Flying with your Service Animal or Emotional Support Animal
All Air Carriers are legally required to allow both emotional support animals and service animals on flights without charge. However, it is always good to review the requirements for service animals for your particular airline, and whether there are any conditions that need to be met. In addition, some international destinations and Hawaii provide additional qualifications for transportation of any animal.
Upon arrival at the TSA checkpoint, advise the officer that your animal is a service animal. At that time, you can use the disability or family lane to expedite the screening process. If the passenger and service dog are screened by a metal detector, they can proceed one of three ways:
- The passenger can walk through first with the animal following behind on its leash;
- The animal can walk through first on its leash with the passenger following behind; or
- The passenger and dog can walk through at the same time. If the passenger and the dog walk through at the same time and the metal detector alarms, both the passenger and dog are subject to additional screening, including a thorough pat down.
Where does the dog go in the airplane?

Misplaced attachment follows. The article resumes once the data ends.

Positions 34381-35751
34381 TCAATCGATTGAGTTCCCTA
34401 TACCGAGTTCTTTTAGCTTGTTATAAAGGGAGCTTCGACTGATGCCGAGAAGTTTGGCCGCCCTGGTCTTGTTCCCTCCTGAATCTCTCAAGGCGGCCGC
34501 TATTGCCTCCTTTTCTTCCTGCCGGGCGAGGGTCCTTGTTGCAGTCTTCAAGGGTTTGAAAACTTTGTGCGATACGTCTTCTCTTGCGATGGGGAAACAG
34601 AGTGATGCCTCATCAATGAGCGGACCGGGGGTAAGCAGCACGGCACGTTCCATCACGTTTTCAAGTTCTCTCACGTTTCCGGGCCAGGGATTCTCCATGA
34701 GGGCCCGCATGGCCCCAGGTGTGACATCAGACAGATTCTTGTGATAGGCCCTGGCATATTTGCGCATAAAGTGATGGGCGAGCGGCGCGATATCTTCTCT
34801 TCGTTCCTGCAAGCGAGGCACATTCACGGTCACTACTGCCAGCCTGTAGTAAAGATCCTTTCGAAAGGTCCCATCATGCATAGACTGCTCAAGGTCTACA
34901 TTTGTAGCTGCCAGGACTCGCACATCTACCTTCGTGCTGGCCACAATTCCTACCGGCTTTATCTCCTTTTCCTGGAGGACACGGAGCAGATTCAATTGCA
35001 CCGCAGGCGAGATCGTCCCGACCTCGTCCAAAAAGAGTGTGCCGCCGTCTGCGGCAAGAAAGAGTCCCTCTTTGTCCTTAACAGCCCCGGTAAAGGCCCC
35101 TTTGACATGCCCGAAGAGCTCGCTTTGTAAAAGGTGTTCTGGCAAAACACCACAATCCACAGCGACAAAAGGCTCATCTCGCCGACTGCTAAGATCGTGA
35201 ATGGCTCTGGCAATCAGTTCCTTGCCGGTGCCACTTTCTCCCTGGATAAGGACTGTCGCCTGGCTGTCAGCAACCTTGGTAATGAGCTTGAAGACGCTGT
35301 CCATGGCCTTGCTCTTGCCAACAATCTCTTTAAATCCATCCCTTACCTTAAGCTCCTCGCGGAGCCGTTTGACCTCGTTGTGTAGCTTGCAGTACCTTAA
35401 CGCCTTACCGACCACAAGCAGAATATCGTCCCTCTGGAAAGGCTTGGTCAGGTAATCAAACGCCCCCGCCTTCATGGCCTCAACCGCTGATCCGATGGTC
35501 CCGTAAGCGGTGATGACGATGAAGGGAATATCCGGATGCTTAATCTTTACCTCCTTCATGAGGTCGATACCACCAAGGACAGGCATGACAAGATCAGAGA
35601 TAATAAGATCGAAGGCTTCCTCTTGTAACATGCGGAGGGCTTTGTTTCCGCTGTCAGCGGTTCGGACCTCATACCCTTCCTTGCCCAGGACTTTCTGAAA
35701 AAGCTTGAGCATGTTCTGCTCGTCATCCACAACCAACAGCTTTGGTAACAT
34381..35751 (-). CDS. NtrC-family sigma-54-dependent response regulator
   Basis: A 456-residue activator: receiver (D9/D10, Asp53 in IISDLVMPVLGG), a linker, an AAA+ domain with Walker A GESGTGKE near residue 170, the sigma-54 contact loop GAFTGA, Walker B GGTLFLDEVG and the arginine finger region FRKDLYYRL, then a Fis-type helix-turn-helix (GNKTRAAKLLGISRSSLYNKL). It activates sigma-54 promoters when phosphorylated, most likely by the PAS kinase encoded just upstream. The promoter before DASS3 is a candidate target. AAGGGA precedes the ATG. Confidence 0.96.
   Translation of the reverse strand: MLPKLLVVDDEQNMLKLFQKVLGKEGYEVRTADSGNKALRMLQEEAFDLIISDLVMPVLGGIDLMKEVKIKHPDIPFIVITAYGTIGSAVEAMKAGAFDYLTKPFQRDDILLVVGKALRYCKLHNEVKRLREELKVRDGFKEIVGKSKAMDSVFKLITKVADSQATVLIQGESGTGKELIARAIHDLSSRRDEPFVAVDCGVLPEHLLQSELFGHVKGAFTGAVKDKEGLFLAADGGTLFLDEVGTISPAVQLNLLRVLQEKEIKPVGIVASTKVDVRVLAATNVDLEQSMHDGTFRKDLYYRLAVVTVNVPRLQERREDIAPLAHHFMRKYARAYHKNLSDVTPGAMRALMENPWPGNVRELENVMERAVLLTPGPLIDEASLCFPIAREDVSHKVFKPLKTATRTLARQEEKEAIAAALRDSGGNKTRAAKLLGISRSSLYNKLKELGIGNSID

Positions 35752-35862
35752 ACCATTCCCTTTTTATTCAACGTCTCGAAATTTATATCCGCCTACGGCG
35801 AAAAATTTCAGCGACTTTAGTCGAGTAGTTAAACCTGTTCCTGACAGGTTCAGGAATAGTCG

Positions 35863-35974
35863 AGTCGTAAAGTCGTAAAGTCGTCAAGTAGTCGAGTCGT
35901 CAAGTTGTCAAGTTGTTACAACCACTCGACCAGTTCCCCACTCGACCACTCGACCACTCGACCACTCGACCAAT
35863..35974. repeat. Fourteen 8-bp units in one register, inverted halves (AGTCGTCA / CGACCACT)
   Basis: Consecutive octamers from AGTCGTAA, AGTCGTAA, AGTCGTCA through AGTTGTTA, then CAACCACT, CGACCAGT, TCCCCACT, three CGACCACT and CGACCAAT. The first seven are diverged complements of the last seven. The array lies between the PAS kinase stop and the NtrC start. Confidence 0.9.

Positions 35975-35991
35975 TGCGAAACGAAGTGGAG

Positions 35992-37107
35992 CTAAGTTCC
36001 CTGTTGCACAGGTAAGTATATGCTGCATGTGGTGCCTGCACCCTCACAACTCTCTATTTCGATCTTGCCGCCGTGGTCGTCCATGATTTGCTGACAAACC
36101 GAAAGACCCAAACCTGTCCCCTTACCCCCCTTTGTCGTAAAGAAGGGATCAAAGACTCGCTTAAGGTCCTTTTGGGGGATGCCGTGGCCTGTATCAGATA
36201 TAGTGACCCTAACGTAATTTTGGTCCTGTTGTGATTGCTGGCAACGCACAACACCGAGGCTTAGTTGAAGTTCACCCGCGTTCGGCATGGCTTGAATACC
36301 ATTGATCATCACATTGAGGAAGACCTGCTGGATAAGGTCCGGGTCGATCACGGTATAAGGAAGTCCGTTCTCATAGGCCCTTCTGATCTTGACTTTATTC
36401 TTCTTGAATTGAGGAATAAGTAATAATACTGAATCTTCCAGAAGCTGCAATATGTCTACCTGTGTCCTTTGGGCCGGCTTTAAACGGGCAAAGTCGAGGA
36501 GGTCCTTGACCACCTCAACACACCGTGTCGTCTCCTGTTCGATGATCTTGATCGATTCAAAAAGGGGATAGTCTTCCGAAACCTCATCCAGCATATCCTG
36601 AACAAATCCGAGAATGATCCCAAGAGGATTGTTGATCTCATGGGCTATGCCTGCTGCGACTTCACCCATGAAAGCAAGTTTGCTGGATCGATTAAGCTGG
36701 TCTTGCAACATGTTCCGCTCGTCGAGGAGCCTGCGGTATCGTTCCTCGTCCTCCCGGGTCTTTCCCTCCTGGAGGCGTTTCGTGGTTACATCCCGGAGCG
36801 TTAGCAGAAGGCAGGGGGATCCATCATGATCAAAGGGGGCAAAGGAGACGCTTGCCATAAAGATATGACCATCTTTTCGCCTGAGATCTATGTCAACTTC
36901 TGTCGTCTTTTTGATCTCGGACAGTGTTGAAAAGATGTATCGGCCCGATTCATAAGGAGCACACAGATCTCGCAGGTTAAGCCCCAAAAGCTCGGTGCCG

When making reservations, a passenger with a disability can request either a bulkhead seat or a seat other than a bulkhead seat. A dog or other service animal may accompany a passenger with a disability to the passenger’s assigned seat and remain there as long as the animal does not obstruct the aisle or other areas that must remain unobstructed for safety reasons. If a service animal cannot be accommodated at the seat of the passenger with a disability and if there is another seat in the same class of service where the passenger and the animal can be accommodated, an airline must offer the passenger the opportunity to move to the other seat with the service animal. Switching seats in the same class of service must be explored as an alternative before requiring that the service animal travel in the cargo compartment. However, if the service animal’s behavior in a public setting is inappropriate or disruptive to other passengers or carrier personnel, an airline may refuse to permit the animal on the flight or offer the passenger alternative accommodations such as accepting the animal for carriage in the cargo hold.
Is it required to give advance notice?
It is not required under the law to provide advance notice if you are traveling with a service animal. However, in order to guarantee your seat assignment, you should be aware that, depending on whether the carrier provides advance seat assignments and the type of seating method it uses, it may have a policy requiring passengers with a disability (i) to request a particular seat assignment 24 hours in advance of the departure of the flight or (ii) to check in at least an hour before the departure of the flight.
What proof is necessary to prove that the animal is a service or emotional support animal?